Classic French Recipe: crepes {day twenty-three}

{day twenty-three} Classic French Recipe- Crepes

I am very excited to share this recipe with you not only because Crèpes are delicious but also because I know, from bitter experience, how difficult it can be to make a lump-free batter. I grew up watching my mother make crèpes; they never failed and so I now use the same technique she did. I fell pretty confident about it, and can guarantee a 90% chance of success at getting the batter right if you use it (I won’t say 100% because there’s always one, isn’t there?). There is definitely a knack to it but it is a simple thing when you know how, and with a bit of practice there is no reason why anyone, even people who consistently produce lumpy batter, can enjoy light and thin crèpes just like the French make them. I have taken a lot of pictures to show you what the batter should look like throughout the process.

I make crèpes every couple of weeks at home, either as a full meal or at breakfast. It’s cheap and festive and everyone loves them. Little Girl has been known to eat as many as 6 crèpes all by herself; she is an addict, just like her mum.

Ingredients

For approximately 20 pancakes
For our family of four, I count 2 savoury crèpe per adult, 1 savoury crèpe per child, and the rest goes towards making sweet crèpes.

  • 250g plain flour
  • 500 mls semi-skimmed milk
  • 2 eggs
  • 1 tsp of vegetable oil
  • a pinch of salt
  • optional flavourings for sweet crèpes (not all at the same time, obviously, just pick one!): 1 tbsp dark rum, 1 tbsp orange flower water (very popular in France), 1/4 spoon vanilla extract

Utensils: a whisk, a very flat frying pan, as wide as possible, a ladle, a palette knife or flat plastic/wooden spatula

20151004_crepes

Method

A. Mixing the ingredients:

1. Put the flour and the pinch of salt in a large bowl.

2. Make a well in the middle of the flour: literally, with your fingers, dig a hole in the middle.

20151004_the well 1

3. Break the two eggs into the well.

4. Pour the oil into the well.

5. Now is the important part for making lump-free batter: you must pour the milk into the well very gradually, starting with the equivalent of half a small glass, whisking it well before adding the same amount, again and again. First, gently break the egg yolks with your whisk. Instead of mixing all the flour in straight away, start mixing from the well out so that everything in the middle is relatively whisked together. There will be lumps at this point. Then add a little more milk, and whisk in slightly larger concentric circles, incorporating a little more of the flour. You can be quite forceful in your whisking, just keep it to small circles to start with. Eventually, you will have added all the milk and whisked all the flour in, and it should be lump-free!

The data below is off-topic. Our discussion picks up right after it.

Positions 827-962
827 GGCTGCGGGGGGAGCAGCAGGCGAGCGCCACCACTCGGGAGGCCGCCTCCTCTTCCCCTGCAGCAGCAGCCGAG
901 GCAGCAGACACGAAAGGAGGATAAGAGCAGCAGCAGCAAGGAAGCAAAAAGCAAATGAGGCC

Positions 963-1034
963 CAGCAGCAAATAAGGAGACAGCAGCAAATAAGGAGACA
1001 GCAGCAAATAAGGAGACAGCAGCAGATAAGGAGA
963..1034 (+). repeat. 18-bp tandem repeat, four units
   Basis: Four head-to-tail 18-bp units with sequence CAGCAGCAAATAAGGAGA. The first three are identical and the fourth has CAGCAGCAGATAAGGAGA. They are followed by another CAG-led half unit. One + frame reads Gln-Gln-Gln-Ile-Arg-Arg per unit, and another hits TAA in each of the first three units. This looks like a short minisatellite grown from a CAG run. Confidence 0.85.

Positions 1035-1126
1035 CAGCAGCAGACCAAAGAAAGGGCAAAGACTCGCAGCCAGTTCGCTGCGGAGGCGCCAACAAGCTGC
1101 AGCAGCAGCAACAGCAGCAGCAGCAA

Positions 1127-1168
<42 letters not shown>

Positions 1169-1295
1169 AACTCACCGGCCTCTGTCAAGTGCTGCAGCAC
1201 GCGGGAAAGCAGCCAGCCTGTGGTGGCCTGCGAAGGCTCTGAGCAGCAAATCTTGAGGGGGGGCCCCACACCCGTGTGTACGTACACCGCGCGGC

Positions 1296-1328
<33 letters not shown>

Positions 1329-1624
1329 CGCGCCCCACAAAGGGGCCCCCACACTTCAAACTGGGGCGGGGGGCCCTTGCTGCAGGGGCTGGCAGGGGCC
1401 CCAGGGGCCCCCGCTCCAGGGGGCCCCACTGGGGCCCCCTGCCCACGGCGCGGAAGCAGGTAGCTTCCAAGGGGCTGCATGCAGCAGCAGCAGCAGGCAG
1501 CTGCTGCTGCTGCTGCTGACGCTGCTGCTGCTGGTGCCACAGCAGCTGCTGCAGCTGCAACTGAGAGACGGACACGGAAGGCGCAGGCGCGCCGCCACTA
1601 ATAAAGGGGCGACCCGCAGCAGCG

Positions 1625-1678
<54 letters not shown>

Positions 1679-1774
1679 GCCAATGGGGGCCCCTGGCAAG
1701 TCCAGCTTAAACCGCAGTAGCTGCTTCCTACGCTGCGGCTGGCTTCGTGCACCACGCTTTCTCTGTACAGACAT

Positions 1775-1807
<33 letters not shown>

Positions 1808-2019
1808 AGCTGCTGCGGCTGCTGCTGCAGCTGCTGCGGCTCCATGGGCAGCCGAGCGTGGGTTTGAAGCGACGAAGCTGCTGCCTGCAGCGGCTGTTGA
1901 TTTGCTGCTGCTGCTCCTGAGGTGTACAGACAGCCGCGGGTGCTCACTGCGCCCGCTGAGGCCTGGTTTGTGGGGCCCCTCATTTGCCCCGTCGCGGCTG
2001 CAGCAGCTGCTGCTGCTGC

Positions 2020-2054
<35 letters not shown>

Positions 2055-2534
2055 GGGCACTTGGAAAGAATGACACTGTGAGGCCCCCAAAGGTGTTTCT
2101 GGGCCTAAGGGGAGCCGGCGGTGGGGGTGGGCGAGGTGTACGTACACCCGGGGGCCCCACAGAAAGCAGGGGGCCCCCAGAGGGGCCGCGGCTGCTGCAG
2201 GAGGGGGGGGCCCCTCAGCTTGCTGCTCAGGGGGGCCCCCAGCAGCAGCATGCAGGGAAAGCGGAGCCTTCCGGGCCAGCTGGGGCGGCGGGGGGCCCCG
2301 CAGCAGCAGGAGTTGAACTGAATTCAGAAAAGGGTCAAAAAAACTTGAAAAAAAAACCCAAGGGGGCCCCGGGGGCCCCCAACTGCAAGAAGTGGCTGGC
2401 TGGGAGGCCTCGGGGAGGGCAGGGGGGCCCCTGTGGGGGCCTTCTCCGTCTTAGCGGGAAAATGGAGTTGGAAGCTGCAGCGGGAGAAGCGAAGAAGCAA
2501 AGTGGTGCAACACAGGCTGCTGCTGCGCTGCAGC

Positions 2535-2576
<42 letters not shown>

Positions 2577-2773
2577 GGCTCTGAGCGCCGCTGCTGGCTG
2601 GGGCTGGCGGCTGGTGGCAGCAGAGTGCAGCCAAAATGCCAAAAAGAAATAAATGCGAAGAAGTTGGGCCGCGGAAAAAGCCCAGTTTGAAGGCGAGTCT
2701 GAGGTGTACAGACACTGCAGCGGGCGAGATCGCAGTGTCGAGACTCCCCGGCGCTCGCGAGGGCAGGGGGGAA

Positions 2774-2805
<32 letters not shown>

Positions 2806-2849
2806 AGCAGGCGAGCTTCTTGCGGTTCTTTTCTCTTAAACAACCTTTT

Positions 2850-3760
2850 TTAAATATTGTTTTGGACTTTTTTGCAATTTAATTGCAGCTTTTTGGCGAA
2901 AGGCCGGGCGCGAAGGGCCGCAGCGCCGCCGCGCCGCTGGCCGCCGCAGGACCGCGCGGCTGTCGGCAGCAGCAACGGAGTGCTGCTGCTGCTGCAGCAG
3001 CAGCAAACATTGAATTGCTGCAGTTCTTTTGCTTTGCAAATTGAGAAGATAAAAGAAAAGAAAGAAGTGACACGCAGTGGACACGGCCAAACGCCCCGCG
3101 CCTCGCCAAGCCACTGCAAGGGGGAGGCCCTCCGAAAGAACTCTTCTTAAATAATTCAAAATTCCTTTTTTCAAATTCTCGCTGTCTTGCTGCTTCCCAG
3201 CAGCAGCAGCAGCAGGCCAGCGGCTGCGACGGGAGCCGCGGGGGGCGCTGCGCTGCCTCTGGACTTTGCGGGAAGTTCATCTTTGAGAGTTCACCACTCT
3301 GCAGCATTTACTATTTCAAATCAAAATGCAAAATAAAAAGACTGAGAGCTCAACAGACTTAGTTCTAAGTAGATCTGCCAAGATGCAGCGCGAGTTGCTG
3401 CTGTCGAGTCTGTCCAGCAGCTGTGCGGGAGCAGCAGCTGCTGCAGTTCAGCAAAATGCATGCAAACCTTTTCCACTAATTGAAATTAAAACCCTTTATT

mixing1-3 Collage

mixing 4-6 Collage

6. If you’re going to flavour the batter, whisk your chosen poison in now. If you are making savoury crèpes first, wait until you’ve cooked those before adding the flavouring. I’m not sure ham and vanilla go that well together.

7. Cover the batter with cling film and let it rest in the fridge for an hour (you can make the crèpes straight away, but they will be so much better after a little rest).

B. Making the crèpes:

8. After an hour, take the batter out of the fridge. It is normal for the mixture to have separated a little bit and for it to be thicker. Just mix it all in together and add a little more milk if needed to loosen it a bit. The batter should not be so thin as to be completely liquid but it should coat the ladle a bit and should not be so thick that it can’t flow around the pan without help.

Batter Collage

9. Add a very small amount of oil in your frying pan (about half a teaspoon), using kitchen roll to evenly coat the pan. You won’t need to add any more oil after each crèpe, just this once to start. Now turn the heating on as high as you can. The pan must be very hot before you start pouring the batter in. You can adjust it later when you have cooked a couple if it is too high but keep it fairly hot anyway.

10. Tip the frying pan and using a ladle, pour the batter at the top of the pan, using your wrist to rotate the pan and distribute the batter thinly and evenly.

C. How to know your crèpe is cooked: